New England is full of quaint little towns which are truly wonderful places to explore. New Hampshire in particular itself has more than 200 towns, many of which have all the ingredients that give them their storybook and enticing feeling. From classic colonial-era architecture to old-world hospitality, there is something unmistakable about small-town New England. The state itself is gorgeous thanks to its varied terrain which ranges from shoreline to the White Mountains which cover roughly a quarter of New Hampshire. Being so close to New York City and other states in the Northeast, The Granite State is the perfect place to discover and rediscover small town America.
First up is the town of Hanover which is often given the distinction as being one of the best places to live in the country. This lovely New Hampshire town was built along the calming Connecticut River which remains one of its best features. The river is the largest river ecosystem in New England and is home to plenty of little critters. Nothing beats unwinding at the end of the day by looking out over this vast expanse of water as it flows towards the Long Island Sound.
Hanover is also home to Dartmouth College, the smallest Ivy League University in the country. The campus is scenic and features gorgeous architecture like the Baker-Berry Library with its famous overlook. Lou’s Bakery has been open since 1947 and remains a local favorite for its all-day breakfast. Lastly, the Appalachian Trail passes through Hanover as well, so hikers looking to try this historic hike should bring comfortable footwear!
The town of Sugar Hill packs a whole lot of color into a tiny package. With around 500 full-time residents, Sugar Hill is the definition of a small town. This alpine paradise has an atmosphere which is difficult to match. Beautifully maintained barns and restored summer cottages make Sugar Hill one of the most appealing in the state. The Sugar Hill Historical Museum is a definite must-see if New England architecture and history appeals to you.
The town truly comes alive in the warmer months, however. Fields of lupine burst into eye-catching purples and blues which transform this small town into the sight of something extraordinary. The Lupine Fields Festival in June celebrates this explosion of color and includes local vendors and even a town dance. Hungry visitors will want to swing by Polly’s Pancake Parlor, a legendary establishment in these parts. Patrons can expect pancakes glazed with locally-sourced maple fixings and stunning views of the countryside.
New Hampshire is one of the best places to see the fall colors thanks to the enchanting sights and the brisk autumn air. Lincoln is a pretty mountain town known for being surrounded by forest and having streams and waterfalls within arm’s reach. The town is the entrance to the picturesque Kancamagus Highway and is therefore the perfect place to chase the fall foliage in New England. Driving down I-93 between the Kinsman and Franconia mountain ranges, visitors to Lincoln will be awestruck by the brilliant colors and sights of New Hampshire’s autumn transformation.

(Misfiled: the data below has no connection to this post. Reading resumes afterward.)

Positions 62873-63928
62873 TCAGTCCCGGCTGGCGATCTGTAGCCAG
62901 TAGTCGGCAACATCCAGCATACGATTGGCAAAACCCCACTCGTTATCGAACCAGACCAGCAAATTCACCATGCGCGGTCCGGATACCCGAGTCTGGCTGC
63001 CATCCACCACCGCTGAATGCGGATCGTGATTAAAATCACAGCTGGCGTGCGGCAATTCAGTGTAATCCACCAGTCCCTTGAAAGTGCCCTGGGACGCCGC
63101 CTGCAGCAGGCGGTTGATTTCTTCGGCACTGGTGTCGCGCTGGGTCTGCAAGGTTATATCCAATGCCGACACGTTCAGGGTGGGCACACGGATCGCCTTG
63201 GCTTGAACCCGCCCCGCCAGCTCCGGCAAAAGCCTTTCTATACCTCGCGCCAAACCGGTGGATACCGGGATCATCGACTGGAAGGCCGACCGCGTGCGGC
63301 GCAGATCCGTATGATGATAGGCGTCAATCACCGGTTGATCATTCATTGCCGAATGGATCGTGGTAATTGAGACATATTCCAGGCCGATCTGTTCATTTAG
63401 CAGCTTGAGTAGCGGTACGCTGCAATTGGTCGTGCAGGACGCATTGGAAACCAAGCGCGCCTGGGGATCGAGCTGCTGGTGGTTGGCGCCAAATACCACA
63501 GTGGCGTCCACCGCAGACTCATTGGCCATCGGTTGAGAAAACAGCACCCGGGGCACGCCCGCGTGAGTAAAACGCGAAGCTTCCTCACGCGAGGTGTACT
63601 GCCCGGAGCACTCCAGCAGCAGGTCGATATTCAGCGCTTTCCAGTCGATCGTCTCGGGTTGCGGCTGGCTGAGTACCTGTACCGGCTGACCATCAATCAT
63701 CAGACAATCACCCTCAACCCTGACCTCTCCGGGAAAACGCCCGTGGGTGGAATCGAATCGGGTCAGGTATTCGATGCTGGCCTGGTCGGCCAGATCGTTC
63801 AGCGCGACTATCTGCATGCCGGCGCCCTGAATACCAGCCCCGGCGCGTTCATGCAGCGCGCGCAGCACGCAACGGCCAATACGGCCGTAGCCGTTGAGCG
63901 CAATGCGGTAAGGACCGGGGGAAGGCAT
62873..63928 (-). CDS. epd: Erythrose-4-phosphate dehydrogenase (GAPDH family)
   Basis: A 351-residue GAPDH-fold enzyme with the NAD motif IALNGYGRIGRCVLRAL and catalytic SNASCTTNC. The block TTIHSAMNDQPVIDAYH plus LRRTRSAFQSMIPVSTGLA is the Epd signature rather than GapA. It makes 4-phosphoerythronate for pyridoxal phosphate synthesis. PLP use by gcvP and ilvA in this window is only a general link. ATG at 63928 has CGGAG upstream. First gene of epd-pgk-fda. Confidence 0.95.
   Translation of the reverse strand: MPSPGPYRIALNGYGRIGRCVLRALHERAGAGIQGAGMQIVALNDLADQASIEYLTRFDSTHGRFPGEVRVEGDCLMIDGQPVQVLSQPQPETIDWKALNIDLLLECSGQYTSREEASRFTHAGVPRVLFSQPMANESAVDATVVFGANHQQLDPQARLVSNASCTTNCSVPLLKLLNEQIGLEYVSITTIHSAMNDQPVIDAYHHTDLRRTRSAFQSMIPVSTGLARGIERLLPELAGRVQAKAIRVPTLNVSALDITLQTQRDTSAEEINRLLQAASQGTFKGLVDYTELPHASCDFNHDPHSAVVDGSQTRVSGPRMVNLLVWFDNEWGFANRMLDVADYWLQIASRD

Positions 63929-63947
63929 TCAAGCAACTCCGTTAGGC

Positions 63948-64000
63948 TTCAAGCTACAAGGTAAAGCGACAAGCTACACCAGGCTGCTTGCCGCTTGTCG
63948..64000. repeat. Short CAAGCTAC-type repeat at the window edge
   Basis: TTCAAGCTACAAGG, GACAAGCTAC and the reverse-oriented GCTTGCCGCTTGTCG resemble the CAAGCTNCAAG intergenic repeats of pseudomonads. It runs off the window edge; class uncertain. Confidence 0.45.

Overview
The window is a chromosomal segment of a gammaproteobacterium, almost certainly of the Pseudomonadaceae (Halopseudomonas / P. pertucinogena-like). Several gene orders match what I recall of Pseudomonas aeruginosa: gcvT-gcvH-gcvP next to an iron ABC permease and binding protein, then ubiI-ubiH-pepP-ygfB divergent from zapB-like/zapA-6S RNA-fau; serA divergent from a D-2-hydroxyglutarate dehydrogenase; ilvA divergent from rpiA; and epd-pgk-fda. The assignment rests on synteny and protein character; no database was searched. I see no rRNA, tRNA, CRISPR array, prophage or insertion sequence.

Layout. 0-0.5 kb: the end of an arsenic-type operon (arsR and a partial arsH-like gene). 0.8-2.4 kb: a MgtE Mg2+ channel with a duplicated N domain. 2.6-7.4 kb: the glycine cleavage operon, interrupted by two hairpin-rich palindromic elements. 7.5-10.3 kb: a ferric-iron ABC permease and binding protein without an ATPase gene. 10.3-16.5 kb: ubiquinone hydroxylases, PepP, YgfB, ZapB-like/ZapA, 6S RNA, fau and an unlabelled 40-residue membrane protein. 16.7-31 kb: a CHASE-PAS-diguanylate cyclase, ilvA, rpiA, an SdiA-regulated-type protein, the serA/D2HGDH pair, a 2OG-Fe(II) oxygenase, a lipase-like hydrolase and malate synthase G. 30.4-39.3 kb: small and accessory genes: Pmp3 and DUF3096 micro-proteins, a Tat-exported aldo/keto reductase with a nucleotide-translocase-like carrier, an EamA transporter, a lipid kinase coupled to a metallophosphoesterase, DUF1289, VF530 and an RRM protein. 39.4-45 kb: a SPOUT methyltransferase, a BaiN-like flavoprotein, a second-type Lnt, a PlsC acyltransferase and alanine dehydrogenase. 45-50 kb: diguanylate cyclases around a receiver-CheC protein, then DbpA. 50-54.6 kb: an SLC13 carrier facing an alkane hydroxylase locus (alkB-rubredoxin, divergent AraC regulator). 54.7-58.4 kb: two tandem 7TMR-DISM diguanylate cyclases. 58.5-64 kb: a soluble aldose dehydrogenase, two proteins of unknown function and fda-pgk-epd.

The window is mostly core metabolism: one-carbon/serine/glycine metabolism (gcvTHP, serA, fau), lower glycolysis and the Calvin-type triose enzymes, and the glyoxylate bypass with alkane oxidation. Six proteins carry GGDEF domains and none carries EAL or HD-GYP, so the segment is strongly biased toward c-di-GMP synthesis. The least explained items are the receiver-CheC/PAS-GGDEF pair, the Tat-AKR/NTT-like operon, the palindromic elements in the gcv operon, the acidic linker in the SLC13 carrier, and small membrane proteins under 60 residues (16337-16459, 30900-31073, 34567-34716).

Outdoor enthusiasts will not be disappointed in Lincoln. The town is certainly at its best in the fall, but there is plenty to do all year. Loon Mountain has family-friendly skiing and tubing right in town. Lincoln is also home to Franconia Notch State Park, a hidden gem where crisp mountain air and cascading waterfalls. In town, there are breweries and wine bars where you can catch your breath and rejoice after a long day of exploring.
Roughly an hour’s drive from Lincoln, the town of Jackson is also found amid the lush White Mountains. Jackson is a friendly New England town which expertly balances its natural and man-made beauty while delivering something totally its own. This mountain retreat has been the home of mountaineers, skiers, and artists for years. With so much to see and do, it is easy to understand why. The landscape around Jackson inspires the artistic and exploratory impulses in its visitors. For those looking to spend a relaxing weekend in a gorgeous mountain town, Jackson is the place to be.
Families will certainly enjoy a trip to Nestlenook Farm where horse-drawn sleigh rides can be had. Couples on a romantic retreat should take a walk to Honeymoon Bridge, an eminently photographable landmark popular with lovebirds. Winter sports are all the rage in Jackson, and the Jackson Ski Touring Foundation is the blace to be for all of your snowshoeing and skiing needs. Looking for even more slopes? Wildcat Mountain and Black Mountain and Wildcat Mountain are nearby waiting with their epic runs.
The phrase small is beautiful could easily be the unofficial tagline of New Hampshire. Hampton Beach is an endearing seaside town with a familiar wooden boardwalk and all the amenities you could ask for next to the ocean. Hampton Beach is actually the vacation side of Hampton proper and takes up about one mile along the beautiful Atlantic coast. You do not need much more, however, as this town packs everything into a small package.